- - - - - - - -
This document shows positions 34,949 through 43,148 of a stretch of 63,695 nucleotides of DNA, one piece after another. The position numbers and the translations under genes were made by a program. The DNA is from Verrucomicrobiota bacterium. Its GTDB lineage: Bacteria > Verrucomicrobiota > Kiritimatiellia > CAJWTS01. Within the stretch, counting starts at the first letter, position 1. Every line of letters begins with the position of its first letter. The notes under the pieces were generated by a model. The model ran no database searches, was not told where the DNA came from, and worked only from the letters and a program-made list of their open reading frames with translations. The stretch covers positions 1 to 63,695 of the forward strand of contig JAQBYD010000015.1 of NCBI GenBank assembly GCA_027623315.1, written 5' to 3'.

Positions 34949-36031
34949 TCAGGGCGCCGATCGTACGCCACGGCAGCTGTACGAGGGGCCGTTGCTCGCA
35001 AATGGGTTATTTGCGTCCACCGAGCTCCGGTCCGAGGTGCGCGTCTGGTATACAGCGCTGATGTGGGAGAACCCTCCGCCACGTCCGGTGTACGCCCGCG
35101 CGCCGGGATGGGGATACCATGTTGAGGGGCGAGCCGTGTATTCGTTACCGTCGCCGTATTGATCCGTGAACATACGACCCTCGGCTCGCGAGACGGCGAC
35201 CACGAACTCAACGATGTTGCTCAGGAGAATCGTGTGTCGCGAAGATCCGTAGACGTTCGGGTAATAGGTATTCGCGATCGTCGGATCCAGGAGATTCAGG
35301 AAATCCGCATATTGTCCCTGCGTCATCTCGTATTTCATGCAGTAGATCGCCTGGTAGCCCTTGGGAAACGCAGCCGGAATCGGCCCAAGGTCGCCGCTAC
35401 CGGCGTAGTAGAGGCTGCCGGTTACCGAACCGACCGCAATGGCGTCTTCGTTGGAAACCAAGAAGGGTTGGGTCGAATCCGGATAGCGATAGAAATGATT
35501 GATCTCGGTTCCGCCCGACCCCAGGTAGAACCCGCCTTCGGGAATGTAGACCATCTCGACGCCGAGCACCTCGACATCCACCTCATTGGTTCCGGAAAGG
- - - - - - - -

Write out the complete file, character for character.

This document shows positions 34,949 through 43,148 of a stretch of 63,695 nucleotides of DNA, one piece after another. The position numbers and the translations under genes were made by a program. The DNA is from Verrucomicrobiota bacterium. Its GTDB lineage: Bacteria > Verrucomicrobiota > Kiritimatiellia > CAJWTS01. Within the stretch, counting starts at the first letter, position 1. Every line of letters begins with the position of its first letter. The notes under the pieces were generated by a model. The model ran no database searches, was not told where the DNA came from, and worked only from the letters and a program-made list of their open reading frames with translations. The stretch covers positions 1 to 63,695 of the forward strand of contig JAQBYD010000015.1 of NCBI GenBank assembly GCA_027623315.1, written 5' to 3'.

Positions 34949-36031
34949 TCAGGGCGCCGATCGTACGCCACGGCAGCTGTACGAGGGGCCGTTGCTCGCA
35001 AATGGGTTATTTGCGTCCACCGAGCTCCGGTCCGAGGTGCGCGTCTGGTATACAGCGCTGATGTGGGAGAACCCTCCGCCACGTCCGGTGTACGCCCGCG
35101 CGCCGGGATGGGGATACCATGTTGAGGGGCGAGCCGTGTATTCGTTACCGTCGCCGTATTGATCCGTGAACATACGACCCTCGGCTCGCGAGACGGCGAC
35201 CACGAACTCAACGATGTTGCTCAGGAGAATCGTGTGTCGCGAAGATCCGTAGACGTTCGGGTAATAGGTATTCGCGATCGTCGGATCCAGGAGATTCAGG
35301 AAATCCGCATATTGTCCCTGCGTCATCTCGTATTTCATGCAGTAGATCGCCTGGTAGCCCTTGGGAAACGCAGCCGGAATCGGCCCAAGGTCGCCGCTAC
35401 CGGCGTAGTAGAGGCTGCCGGTTACCGAACCGACCGCAATGGCGTCTTCGTTGGAAACCAAGAAGGGTTGGGTCGAATCCGGATAGCGATAGAAATGATT
35501 GATCTCGGTTCCGCCCGACCCCAGGTAGAACCCGCCTTCGGGAATGTAGACCATCTCGACGCCGAGCACCTCGACATCCACCTCATTGGTTCCGGAAAGG